This post doesn’t really have any specific point I’m trying to make, I just had the opportunity to spend an entire day without my phone and decided to jot down some of my observations.

My phone’s battery could no longer hold a full charge and would only stay on for 3 hours a day, resulting in me making a trip to the Apple store for a battery replacement. The experience was interesting. I’m not in the group of people that are convinced our “always-connected” lives are a net-negative for society, I tend to believe it’s how progression with technology works. In all things, there is good or bad and you won’t get very far only focusing on whatever helps convince yourself of your bias.

Walking out of the store without the weight of the phone in my pocket was weird. Almost immediately I realized I had no way of letting my partner know where I was. The last text I had sent was 2 hours ago and I worried that I would make her worried by not being able to reply if she were to text. This circular-worry played out in my head for a minute until I concluded she knew I was getting the battery replaced so hopefully she wouldn’t assume I had died in some horrible accident.

I had a lot of time to kill. I just aimlessly walked around and thought about if there was anything I needed that I could buy in the mall. Didn’t have access to my Google’s “shopping list”, so I had to focus and really think about what I had dictated to my Google Home in the past. This is one of those points that’s overlooked as a benefit of our tech heavy lives. There’s a lot less energy spent on trying to remember or manage loads of information. Being able to quickly log notes and retrieve information with little friction keeps momentum moving forward.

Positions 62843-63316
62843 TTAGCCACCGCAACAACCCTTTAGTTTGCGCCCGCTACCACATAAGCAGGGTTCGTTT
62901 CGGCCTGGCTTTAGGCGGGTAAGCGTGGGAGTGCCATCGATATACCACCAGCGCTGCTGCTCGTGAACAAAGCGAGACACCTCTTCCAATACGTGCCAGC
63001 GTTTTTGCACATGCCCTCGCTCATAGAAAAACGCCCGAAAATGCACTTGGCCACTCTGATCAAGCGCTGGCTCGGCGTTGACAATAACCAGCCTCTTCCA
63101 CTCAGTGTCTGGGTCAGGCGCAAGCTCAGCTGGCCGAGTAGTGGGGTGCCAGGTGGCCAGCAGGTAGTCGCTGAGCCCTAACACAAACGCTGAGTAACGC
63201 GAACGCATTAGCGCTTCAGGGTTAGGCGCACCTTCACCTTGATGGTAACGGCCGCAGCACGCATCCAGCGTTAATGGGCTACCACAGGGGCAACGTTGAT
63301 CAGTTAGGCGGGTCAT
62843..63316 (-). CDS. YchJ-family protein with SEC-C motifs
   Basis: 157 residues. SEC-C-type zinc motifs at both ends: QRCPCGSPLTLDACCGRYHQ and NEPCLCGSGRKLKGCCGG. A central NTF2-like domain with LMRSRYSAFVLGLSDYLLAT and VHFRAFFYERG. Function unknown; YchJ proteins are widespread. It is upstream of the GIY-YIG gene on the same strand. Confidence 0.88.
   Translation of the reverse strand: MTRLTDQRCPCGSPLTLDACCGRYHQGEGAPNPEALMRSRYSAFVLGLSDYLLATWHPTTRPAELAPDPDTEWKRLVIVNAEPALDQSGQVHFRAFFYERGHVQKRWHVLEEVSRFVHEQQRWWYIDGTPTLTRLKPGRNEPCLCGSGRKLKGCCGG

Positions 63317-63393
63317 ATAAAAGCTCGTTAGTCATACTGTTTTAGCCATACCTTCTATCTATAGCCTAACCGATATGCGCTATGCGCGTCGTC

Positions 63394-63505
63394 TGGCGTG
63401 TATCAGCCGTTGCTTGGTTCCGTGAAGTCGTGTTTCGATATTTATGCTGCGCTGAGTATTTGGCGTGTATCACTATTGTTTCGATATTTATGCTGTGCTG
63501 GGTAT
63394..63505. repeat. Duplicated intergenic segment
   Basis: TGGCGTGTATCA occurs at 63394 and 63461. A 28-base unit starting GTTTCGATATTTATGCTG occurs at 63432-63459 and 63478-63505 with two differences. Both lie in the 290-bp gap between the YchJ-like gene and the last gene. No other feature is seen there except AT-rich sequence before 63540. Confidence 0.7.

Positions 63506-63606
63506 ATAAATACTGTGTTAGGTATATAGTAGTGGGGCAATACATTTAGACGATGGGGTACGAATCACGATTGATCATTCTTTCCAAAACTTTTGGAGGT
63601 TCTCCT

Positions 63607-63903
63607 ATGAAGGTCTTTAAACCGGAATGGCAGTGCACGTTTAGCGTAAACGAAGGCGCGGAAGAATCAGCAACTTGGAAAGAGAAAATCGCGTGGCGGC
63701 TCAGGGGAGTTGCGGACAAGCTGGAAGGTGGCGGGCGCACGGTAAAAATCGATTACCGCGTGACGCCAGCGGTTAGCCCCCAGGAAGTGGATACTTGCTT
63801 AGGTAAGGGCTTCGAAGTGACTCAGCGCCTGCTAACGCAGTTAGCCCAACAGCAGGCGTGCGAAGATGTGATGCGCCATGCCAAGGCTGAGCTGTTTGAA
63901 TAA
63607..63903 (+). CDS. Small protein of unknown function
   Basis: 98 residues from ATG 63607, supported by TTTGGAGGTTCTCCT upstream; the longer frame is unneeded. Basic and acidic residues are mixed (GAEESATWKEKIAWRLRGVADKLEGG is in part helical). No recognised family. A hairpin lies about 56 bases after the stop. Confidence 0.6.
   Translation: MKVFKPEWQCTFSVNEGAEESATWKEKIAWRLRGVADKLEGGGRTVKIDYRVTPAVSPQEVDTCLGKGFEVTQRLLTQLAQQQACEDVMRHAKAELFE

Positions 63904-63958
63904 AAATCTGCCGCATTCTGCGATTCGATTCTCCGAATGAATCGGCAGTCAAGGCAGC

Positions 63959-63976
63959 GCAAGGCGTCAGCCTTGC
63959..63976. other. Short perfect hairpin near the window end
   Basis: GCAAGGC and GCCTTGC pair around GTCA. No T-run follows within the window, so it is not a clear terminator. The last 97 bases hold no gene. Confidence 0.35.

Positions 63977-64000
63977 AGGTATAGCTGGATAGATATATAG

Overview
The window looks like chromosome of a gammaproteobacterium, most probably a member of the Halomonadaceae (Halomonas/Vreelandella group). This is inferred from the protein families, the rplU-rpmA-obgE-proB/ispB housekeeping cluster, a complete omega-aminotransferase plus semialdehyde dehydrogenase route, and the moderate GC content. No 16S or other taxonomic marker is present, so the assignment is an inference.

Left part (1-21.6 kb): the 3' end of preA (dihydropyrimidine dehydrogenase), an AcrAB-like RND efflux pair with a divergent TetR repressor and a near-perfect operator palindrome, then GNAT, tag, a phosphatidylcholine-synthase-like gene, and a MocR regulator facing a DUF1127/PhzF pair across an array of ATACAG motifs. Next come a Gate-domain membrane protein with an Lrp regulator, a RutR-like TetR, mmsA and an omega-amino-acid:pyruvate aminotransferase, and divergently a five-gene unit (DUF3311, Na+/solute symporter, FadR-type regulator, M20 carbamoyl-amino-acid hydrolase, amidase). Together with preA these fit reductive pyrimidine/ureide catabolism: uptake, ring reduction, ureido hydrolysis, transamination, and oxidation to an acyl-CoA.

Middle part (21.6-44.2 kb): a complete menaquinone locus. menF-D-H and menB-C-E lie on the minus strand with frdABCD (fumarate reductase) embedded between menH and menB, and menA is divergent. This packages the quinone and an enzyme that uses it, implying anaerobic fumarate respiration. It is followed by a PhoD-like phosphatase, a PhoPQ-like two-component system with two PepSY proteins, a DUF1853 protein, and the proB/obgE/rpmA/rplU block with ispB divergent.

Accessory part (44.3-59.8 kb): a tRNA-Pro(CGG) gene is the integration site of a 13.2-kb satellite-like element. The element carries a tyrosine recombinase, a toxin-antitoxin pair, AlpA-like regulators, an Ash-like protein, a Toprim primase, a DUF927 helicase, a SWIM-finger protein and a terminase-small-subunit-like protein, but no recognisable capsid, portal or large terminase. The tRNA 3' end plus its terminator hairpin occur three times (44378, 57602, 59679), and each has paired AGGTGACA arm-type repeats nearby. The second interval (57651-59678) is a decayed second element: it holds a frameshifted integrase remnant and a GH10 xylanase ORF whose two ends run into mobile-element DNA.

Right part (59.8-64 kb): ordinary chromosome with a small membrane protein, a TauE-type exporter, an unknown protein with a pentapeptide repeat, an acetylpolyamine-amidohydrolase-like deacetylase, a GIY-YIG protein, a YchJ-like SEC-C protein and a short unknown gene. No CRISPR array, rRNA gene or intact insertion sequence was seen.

I got dinner at a sit down sushi restaurant; gave my order, handed over the menu and proceeded to randomly look around. Normally at this point, I would have pulled out my phone and swiped through whatever news feed tickled my fancy. I was forced to just absorb what was around me. Including the side glances from waiters and people eating around me. Diving into our phones has become such the norm, that when you see someone just aimlessly looking around, you wonder what is wrong with them or perhaps become suspicious. At the end of dinner, I asked the waiter what time it was explaining my situation with the phone and she audible replied oh a “Oh! That makes much more sense now”.